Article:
- If you’re a lender, more information can be found HERE
- If you’re a borrower, more information can be found HERE
- The application for borrowers can be found HERE
Current list of local lenders for SBA CARES Act programs and links:
What will lenders be LOOKING FOR?
Borrowers will need to complete the Paycheck Protection Loan Application (which is available HERE) and payroll documentation
Lenders will also ask you for a good faith certification that:
1. The uncertainty of current economic conditions makes the loan request necessary to support ongoing operations
2. The borrower will use the loan proceeds to retain workers and maintain payroll or make mortgage, lease, and utility payments
3. Borrower does not have an application pending for a loan duplicative of the purpose and amounts applied for here
4. From Feb. 15, 2020 to Dec. 31, 2020, the borrower has not received a loan duplicative of the purpose and amounts applied for here (Note: There is an opportunity to fold emergency loans made between Jan. 31, 2020 and the date this loan program becomes available into a new loan)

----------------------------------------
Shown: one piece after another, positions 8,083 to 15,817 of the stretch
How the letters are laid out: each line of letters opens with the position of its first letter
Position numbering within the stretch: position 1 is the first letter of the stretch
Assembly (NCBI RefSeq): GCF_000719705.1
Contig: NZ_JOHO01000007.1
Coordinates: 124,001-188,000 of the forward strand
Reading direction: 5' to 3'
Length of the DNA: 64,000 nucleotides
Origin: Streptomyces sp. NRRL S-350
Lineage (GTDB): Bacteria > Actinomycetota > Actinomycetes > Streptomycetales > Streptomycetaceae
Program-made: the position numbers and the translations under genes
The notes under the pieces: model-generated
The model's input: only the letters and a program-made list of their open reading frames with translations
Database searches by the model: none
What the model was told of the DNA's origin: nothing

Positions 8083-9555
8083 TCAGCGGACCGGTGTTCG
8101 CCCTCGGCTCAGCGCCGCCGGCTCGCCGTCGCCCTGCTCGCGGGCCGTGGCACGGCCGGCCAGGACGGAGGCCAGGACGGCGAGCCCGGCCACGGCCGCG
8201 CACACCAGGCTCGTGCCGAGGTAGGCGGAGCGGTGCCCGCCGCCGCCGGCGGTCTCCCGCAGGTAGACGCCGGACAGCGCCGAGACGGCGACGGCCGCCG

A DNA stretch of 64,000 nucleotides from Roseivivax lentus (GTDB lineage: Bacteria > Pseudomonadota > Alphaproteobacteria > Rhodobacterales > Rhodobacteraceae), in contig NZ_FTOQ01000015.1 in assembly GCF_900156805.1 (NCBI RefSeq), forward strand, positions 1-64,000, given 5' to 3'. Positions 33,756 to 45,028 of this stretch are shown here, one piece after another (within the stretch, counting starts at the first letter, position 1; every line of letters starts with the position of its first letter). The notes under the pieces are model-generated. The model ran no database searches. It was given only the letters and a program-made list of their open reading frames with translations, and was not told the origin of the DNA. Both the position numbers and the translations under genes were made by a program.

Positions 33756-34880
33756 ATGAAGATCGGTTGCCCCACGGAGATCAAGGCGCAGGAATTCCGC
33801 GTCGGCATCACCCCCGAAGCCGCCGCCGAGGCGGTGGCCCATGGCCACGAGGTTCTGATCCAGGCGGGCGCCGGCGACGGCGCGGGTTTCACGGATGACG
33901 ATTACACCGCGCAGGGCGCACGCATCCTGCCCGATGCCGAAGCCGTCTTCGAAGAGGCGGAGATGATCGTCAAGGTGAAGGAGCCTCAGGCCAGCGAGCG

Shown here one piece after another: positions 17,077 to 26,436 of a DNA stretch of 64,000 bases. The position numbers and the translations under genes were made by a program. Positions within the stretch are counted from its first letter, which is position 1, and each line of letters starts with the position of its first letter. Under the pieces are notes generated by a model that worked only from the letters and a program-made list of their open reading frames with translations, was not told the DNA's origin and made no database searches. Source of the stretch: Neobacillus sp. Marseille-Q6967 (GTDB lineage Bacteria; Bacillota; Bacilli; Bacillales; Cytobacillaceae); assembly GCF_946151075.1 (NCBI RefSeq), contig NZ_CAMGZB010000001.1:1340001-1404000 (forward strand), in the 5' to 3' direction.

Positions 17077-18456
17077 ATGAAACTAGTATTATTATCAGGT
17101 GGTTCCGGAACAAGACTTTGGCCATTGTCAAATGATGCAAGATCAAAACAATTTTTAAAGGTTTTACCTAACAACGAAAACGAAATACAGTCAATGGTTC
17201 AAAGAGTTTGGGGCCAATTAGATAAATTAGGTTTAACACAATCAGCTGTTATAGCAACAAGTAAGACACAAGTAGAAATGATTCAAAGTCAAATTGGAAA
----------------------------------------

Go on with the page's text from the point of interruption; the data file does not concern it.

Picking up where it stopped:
If you are an independent contractor, sole proprietor, or self-employed individual, lenders will also be looking for certain documents
(final requirements will be announced by the government) such as payroll tax filings, Forms 1099-MISC, and income and expenses from the sole proprietorship.
Economic Injury Disaster Loans (EIDL) and Emergency Cash Grant
Apply online, now available in the new web portal https://covid19relief.sba.gov/#/
If you have submitted, check on the status at 800-659-2955 or email firstname.lastname@example.org